As Christians, this is why we give gifts at Christmas. We commemorate the Magi/Wisemen and their gifts to Jesus when they arrived at His home.

According to the Bible, the baby Jesus received three gifts.

  • Gold – has long been associated with Kings. And we, as Christians, believe that Jesus is the King of Kings.
  • Frankincense – Is sometimes still used during worship in churches. It shows that people would worship Jesus, and it too is a Kingly spice.
  • Myrrh: is actually a perfume that is put on dead bodies. It is a prophecy that Jesus would suffer and die.
  •  

“Later, Joseph of Arimathea asked Pilate for the body of Jesus. Now Joseph was a disciple of Jesus, but secretly because he feared the Jewish leaders. With Pilate’s permission, he came and took the body away. He was accompanied by Nicodemus, the man who earlier had visited Jesus at night. Nicodemus brought a mixture of myrrh and aloes, about seventy-five pounds about 34 kilograms Taking Jesus’ body, the two of them wrapped it, with the spices, in strips of linen. This was in accordance with Jewish burial customs.” John 19:38-40

This year before you share gifts with your family and friends, take time to share the story of the Wise Men and the gifts that they brought the Son of God. Then exchange your gifts, remembering once again that without Christ, there is no Christmas.

Dear Lord. There are so many working parts to the Christmas Story. Angel, Shepherds, A Virgin, Wise Men, a jealous king, and of course your Son, Jesus. Thank you for sending Him for us, and never let us never forget that without His birth, death, and resurrection, there would be nothing to celebrate. Amen

Those Christmas Greeting Cards

Advent stories and messages from around the world

December 21, 2021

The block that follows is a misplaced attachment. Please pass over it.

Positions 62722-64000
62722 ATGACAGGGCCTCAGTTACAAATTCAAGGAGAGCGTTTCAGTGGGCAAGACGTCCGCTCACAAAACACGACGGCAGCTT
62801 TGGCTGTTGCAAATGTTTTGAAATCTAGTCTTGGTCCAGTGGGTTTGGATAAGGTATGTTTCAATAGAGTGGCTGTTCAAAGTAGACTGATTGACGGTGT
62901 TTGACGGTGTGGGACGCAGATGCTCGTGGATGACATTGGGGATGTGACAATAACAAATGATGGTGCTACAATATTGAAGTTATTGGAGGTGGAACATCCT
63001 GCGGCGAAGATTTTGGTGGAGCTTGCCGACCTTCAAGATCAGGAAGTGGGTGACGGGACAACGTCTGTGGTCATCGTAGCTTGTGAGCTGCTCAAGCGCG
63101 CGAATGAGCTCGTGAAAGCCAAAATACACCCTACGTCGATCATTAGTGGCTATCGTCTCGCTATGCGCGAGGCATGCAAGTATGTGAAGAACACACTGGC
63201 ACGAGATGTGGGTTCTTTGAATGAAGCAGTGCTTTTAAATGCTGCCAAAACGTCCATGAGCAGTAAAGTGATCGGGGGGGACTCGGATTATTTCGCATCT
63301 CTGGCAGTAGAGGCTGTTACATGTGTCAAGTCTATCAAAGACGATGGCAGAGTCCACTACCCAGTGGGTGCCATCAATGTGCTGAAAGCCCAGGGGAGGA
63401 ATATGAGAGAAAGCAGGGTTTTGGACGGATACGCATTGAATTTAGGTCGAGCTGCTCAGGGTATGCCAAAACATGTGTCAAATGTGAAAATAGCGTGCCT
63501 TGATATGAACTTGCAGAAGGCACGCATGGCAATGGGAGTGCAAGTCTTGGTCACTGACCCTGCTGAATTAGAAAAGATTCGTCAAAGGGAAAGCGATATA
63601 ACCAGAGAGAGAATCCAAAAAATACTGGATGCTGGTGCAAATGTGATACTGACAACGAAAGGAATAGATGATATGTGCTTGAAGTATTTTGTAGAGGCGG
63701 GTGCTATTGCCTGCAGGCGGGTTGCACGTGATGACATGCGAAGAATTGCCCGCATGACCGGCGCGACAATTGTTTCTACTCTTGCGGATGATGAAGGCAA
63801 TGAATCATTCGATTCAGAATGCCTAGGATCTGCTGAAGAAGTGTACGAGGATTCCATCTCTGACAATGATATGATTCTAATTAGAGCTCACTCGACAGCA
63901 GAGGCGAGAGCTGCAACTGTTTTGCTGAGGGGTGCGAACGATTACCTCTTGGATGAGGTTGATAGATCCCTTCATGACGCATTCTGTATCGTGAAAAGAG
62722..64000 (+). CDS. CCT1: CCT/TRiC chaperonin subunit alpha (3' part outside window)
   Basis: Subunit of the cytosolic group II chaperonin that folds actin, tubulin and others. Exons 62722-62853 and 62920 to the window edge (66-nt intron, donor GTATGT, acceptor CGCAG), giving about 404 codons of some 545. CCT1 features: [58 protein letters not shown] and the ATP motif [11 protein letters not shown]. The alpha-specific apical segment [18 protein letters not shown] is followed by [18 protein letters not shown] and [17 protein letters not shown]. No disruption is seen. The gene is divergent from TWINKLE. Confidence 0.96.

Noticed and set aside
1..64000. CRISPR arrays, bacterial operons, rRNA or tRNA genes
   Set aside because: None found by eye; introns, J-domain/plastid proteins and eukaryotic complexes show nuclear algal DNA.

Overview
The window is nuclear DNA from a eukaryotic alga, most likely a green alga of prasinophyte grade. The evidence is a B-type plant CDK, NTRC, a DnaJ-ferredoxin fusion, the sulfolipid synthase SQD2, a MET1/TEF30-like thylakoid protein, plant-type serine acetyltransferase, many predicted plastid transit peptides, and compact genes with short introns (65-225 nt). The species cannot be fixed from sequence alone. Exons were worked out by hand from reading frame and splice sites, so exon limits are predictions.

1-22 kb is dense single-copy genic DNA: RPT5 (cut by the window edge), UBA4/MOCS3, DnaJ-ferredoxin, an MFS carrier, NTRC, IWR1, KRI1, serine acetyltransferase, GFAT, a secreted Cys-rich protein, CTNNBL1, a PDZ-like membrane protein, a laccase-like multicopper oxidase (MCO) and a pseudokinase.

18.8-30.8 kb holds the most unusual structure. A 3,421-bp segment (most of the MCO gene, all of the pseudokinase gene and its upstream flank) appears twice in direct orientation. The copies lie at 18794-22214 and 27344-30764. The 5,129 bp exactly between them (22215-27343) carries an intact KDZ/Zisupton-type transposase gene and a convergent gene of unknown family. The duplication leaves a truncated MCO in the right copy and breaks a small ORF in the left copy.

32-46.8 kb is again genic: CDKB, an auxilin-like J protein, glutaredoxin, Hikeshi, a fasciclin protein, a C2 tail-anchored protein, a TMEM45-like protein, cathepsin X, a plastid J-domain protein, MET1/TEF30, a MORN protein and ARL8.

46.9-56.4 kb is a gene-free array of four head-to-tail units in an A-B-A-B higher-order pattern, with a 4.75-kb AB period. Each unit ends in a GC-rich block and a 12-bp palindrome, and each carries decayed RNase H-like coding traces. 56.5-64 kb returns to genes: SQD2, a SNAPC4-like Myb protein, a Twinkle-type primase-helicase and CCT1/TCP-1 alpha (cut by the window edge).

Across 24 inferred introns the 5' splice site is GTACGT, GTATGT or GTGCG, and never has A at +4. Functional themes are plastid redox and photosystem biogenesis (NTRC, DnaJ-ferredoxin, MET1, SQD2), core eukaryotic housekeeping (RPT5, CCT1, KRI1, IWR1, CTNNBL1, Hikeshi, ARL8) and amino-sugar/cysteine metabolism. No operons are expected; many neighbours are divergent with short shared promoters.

“Those Christmas Greeting Cards”

Matthew 4:18-22

The very first Christmas card was printed and sent in 1843. Sir Henry Cole, a wealthy businessman, was on the ‘A’ list in society and had many friends. So he was looking for a way to wish his friends, family, and colleagues a Merry Christmas.

Sir Henry approached a friend of his, John Calcott Horsley, with the idea of printing a card out to send to people for Christmas. So, John designed and printed it. At the time, it cost a penny to send a letter. So, it wasn’t a problem for a rich man like Sir Henry to send the cards out to people he knew.

The picture above is a copy of that original Christmas card. Some people disliked the card because they thought that it advocated for children to drink (You can see in the picture a woman giving a child a sip of wine).

Some people copied Sir Henry’s cards and sent them to their friends.

The modern-day Christmas card didn’t come into existence until about 1915. A new postcard company in Kansas City, Mo., started by Joyce Hall and later joined by his brothers Rollie and William, published the first-holiday greeting card. The Hall brothers’ company was renamed about ten years later. And yes, you guessed it, the name was changed to Hallmark.

Hallmark came up with a standard format for their Christmas cards. They were 4 inches wide, by 6 inches in length, and inserted in an envelope.

Today, Christmas cards are sent and received around the world. But, we’ve moved past just paper cards given or sent in the mail. Now there are e-cards available that can be sent via the internet. Many include music and personal greetings.

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A greeting of “Have a Blessed Christmas,” sending a card with a Christian message, and having an angel atop our tree, are commonplace ways today to share that you are a Christian.

But sharing your faith was not always as easy as it is today. After Jesus died, Christians were persecuted by the government and Roman emperors who regarded themselves as God.

So followers of “The Way,” Christians had a unique way of identifying one another as a Christian. It was the use of the Ichthus or Ichthys.

The Ichthus is a Greek symbol meaning fish. Early Christians used this symbol to identify themselves as a follower of Christ. (Sometimes as simple as marking the sand or dirt they stood on with their feet or finger.)

Sometimes you may see the Ichthus like this:

The Ichthus breaks down like this:

Early Christians also used this symbol because Jesus refers to Himself as a “Fisher of Men.”

“While walking by the Sea of Galilee, he saw two brothers, Simon (who is called Peter) and Andrew his brother, casting a net into the sea, for they were fishermen. And he said to them, “Follow me, and I will make you fishers of men.” 4:19 The Greek word anthropoi refers here to both men and women Immediately, they left their nets and followed him. And going on from there, he saw two other brothers, James the son of Zebedee and John, his brother, in the boat with Zebedee, their father, mending their nets, and he called them. Immediately they left the boat and their father and followed him.” Matthew 4:18-22